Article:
Like Jon Favreau, Sam Coates is young to be a speech-writer. But he is a man who pursues the heart of God and who is eminently capable of composing the high notes that rise up to the divine whilst never forgetting the dirge beneath. His apprenticeship was with ConservativeHome. Tim Montgomerie probably had no idea of what he had discovered.

It is now for Sam Coates to study David Cameron’s speech patterns and to exploit his innate musicality. He must become David Cameron’s emotional expert and spiritual stalker, for the Conservative leader has soul. And in this postmodern era of illogic and unreason, the sensing of a political soul is the cadence of electoral victory.

But it is not just the music which must captivate: Sam Coates must become David Cameron’s political spy: a strategist of diplomacy and a savant of cunning. It is one thing to study his master’s past; but he must be attuned to the present and prophetic of the future. He can read old speeches and pore over autobiographies, but he needs to feel and reflect on what makes his master tick; what is the heart of the man. For there is nothing more offensively obvious or frustratingly fraudulent than a political speech which has no ring of authenticity. When Gordon Brown talks of feeling our pain, although he very well might, there are few who believe it. When Barack Obama talks of such things, his words are a warm and compassionate embrace; he cries your tears and feels your fears. Of course, he may very well not, but that is of no consequence. The speech-writer’s task is done.

Speech-writing is collaborative, but if David Cameron is to move beyond the parochial, it will not be sufficient to shuttle his draft speeches between numerous policy experts, political advisors or wordsmiths. He must inject vision, for without it the people will perish. Sam Coates must forget the laptop and the Blackberry: all he needs is a pad and pencil in his pocket by day and on his bedside table by night, upon which he can note every sound of nature or light of insight which may become a crucial component of a speech.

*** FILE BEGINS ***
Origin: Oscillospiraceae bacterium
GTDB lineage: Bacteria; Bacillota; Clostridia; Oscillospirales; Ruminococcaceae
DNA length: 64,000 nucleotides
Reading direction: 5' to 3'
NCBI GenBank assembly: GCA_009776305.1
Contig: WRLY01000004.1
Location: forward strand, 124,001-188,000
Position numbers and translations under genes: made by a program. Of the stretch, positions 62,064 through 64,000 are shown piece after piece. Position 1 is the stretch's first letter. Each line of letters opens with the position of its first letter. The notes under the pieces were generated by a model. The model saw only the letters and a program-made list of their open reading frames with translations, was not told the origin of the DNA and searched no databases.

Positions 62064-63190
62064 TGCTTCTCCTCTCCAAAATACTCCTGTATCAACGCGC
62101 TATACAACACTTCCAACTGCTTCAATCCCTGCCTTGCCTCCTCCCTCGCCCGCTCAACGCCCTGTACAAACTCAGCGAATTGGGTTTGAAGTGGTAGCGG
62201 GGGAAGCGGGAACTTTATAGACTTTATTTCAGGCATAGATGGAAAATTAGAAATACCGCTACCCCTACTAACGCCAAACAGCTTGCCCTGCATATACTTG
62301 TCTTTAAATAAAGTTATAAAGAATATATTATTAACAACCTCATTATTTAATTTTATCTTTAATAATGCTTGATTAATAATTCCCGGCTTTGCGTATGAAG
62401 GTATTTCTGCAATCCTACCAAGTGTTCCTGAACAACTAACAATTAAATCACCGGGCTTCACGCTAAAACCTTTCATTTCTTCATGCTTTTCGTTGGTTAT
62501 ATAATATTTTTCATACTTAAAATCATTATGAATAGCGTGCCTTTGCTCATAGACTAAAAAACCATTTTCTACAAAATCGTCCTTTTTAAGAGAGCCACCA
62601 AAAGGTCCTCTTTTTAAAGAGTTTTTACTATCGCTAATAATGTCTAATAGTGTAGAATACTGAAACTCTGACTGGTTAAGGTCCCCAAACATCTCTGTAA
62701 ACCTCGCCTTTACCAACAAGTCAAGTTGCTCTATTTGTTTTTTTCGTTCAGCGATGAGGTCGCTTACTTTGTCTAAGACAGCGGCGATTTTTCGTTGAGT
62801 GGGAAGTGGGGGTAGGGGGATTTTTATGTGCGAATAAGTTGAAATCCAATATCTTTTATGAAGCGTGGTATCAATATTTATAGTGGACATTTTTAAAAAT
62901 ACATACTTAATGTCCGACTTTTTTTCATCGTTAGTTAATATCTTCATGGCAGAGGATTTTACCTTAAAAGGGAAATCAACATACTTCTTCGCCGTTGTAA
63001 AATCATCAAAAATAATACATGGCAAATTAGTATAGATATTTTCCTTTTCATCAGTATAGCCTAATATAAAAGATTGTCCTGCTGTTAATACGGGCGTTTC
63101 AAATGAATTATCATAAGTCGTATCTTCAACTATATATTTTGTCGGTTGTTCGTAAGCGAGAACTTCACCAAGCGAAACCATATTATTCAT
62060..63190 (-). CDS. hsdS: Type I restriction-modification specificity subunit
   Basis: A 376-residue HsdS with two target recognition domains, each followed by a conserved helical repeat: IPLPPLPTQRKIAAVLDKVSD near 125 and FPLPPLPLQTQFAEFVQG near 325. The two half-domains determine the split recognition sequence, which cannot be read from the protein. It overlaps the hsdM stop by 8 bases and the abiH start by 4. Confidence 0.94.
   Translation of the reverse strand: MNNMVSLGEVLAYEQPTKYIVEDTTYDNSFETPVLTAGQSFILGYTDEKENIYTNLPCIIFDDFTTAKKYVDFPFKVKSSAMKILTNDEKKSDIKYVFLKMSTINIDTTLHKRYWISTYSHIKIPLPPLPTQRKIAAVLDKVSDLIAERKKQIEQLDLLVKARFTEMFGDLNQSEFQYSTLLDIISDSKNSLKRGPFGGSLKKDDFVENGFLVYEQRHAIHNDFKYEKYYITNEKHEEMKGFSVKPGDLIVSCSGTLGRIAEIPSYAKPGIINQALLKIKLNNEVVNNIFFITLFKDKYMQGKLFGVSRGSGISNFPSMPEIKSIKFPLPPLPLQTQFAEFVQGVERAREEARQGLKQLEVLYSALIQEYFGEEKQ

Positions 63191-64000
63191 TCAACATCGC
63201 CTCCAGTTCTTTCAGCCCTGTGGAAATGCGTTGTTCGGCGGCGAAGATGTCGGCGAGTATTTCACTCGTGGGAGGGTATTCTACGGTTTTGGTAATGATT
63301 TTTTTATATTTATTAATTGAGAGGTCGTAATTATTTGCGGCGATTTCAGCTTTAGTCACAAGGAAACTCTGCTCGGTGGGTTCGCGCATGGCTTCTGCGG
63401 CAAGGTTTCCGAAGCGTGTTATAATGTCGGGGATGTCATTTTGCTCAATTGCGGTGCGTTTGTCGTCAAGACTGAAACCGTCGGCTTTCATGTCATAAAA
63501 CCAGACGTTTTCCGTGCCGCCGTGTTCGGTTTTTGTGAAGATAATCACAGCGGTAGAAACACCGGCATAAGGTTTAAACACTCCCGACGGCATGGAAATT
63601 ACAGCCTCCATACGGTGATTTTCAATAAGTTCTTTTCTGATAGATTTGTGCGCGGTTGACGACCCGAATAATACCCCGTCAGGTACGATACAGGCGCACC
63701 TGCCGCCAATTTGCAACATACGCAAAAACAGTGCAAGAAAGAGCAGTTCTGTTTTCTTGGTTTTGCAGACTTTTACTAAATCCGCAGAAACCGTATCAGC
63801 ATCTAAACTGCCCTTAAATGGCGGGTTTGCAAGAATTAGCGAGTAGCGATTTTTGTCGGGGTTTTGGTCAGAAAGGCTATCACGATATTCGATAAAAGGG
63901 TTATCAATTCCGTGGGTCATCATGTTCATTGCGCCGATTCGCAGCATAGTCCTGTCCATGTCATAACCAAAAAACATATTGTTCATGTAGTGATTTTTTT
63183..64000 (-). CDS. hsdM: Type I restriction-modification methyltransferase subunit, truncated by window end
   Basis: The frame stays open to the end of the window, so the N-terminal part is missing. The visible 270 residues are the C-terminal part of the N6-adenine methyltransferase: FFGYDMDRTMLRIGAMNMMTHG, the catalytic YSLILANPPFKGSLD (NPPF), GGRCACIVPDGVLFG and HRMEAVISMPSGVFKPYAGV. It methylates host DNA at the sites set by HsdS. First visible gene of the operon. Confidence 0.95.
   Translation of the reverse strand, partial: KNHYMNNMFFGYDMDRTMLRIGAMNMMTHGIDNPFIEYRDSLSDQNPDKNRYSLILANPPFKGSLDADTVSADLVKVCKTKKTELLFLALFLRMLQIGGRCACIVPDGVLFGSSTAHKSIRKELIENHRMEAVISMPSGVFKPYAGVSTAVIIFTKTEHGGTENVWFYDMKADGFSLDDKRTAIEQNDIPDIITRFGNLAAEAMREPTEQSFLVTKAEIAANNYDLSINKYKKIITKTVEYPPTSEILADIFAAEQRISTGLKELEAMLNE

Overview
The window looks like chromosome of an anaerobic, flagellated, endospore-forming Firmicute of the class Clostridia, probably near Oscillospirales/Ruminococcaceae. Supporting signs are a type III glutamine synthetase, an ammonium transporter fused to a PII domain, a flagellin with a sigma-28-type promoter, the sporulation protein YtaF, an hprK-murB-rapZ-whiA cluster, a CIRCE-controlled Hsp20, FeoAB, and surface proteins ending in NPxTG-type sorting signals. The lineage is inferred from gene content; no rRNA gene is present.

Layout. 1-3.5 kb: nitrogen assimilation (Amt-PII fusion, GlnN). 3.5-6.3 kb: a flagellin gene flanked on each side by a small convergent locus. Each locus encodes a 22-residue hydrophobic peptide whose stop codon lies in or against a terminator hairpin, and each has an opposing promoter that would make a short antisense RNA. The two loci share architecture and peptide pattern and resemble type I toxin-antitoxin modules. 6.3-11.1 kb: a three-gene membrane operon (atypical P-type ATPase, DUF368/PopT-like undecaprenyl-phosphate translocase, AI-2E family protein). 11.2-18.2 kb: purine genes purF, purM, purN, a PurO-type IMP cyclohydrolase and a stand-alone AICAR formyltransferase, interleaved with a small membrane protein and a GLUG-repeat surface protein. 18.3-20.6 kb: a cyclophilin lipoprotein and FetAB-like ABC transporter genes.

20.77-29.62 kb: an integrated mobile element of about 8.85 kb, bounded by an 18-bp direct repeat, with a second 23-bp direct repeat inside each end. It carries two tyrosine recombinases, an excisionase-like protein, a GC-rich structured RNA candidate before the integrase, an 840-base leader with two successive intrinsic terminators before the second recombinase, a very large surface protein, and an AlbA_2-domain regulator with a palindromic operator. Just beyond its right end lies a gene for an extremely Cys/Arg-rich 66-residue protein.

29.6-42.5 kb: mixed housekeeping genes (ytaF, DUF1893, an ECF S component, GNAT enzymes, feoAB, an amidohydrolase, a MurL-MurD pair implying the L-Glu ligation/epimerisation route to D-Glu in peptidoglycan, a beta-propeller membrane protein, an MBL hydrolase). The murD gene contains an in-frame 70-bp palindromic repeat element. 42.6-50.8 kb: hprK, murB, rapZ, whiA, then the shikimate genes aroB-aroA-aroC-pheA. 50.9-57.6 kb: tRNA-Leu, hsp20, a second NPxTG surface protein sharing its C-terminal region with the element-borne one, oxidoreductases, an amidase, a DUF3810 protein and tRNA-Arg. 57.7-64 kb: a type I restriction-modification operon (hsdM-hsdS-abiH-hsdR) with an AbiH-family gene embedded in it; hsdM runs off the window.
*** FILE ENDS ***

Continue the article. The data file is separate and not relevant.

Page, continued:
Nothing can be more damaging to national unity as disunity within government. If the Conservative Party is to persuade the people that it is a credible government-in-waiting, there can be no discord within its plurality or distraction from the Conservative bond of unity.

Sam Coates’ task is to create the canvass for David Cameron’s themes. But he must be sensitive to the fact that people are impatient of broad brush strokes and generalisations. During the pain of this recession, there must be a focus on society and community, with acknowledgement of the commonalty of our pleasures and pains. People will feel understood by David Cameron in proportion to the extent to which Sam Coates can persuade people that he is made glad by their joys and grieves with their sorrows. The task is formidable.

But while the orator is awaiting the words, the author is waiting on God.

Therein lies the key to the next Conservative victory.


Anonymous Anonymous said...

I don't doubt that David Cameron is a jolly nice chap but the idea that he and the rest of the Tory front bench can haul this country out of the abyss into which it is now sliding is risible. Industry is imploding, things are going to get very bad indeed. In the early '80s we knew what the problems were and what had to be done - the thinking that Thatcherism represented had a long prior gestation during the 1970s, voters in '79 knew what they were buying into and that there was no choice. Where we are now is grim and I don't see any sign that the Tories have any better ideas than Brown. Get an allotment is my advice.